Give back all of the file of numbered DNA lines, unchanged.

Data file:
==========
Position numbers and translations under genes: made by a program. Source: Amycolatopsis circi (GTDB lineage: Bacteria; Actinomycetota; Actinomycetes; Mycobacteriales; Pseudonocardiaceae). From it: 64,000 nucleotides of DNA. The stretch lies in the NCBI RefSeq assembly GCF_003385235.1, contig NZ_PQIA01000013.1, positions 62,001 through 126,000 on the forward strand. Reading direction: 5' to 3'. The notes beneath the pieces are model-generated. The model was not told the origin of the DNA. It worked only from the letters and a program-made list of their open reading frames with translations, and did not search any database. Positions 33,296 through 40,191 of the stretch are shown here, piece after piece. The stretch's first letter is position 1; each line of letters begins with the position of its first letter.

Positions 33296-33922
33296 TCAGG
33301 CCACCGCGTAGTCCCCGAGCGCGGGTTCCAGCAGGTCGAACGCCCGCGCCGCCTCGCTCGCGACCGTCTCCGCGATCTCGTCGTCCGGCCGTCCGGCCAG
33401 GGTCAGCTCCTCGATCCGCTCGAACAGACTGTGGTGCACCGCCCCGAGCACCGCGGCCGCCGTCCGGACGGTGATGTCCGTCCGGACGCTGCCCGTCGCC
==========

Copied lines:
Position numbers and translations under genes: made by a program. Source: Amycolatopsis circi (GTDB lineage: Bacteria; Actinomycetota; Actinomycetes; Mycobacteriales; Pseudonocardiaceae). From it: 64,000 nucleotides of DNA. The stretch lies in the NCBI RefSeq assembly GCF_003385235.1, contig NZ_PQIA01000013.1, positions 62,001 through 126,000 on the forward strand. Reading direction: 5' to 3'. The notes beneath the pieces are model-generated. The model was not told the origin of the DNA. It worked only from the letters and a program-made list of their open reading frames with translations, and did not search any database. Positions 33,296 through 40,191 of the stretch are shown here, piece after piece. The stretch's first letter is position 1; each line of letters begins with the position of its first letter.

Positions 33296-33922
33296 TCAGG
33301 CCACCGCGTAGTCCCCGAGCGCGGGTTCCAGCAGGTCGAACGCCCGCGCCGCCTCGCTCGCGACCGTCTCCGCGATCTCGTCGTCCGGCCGTCCGGCCAG
33401 GGTCAGCTCCTCGATCCGCTCGAACAGACTGTGGTGCACCGCCCCGAGCACCGCGGCCGCCGTCCGGACGGTGATGTCCGTCCGGACGCTGCCCGTCGCC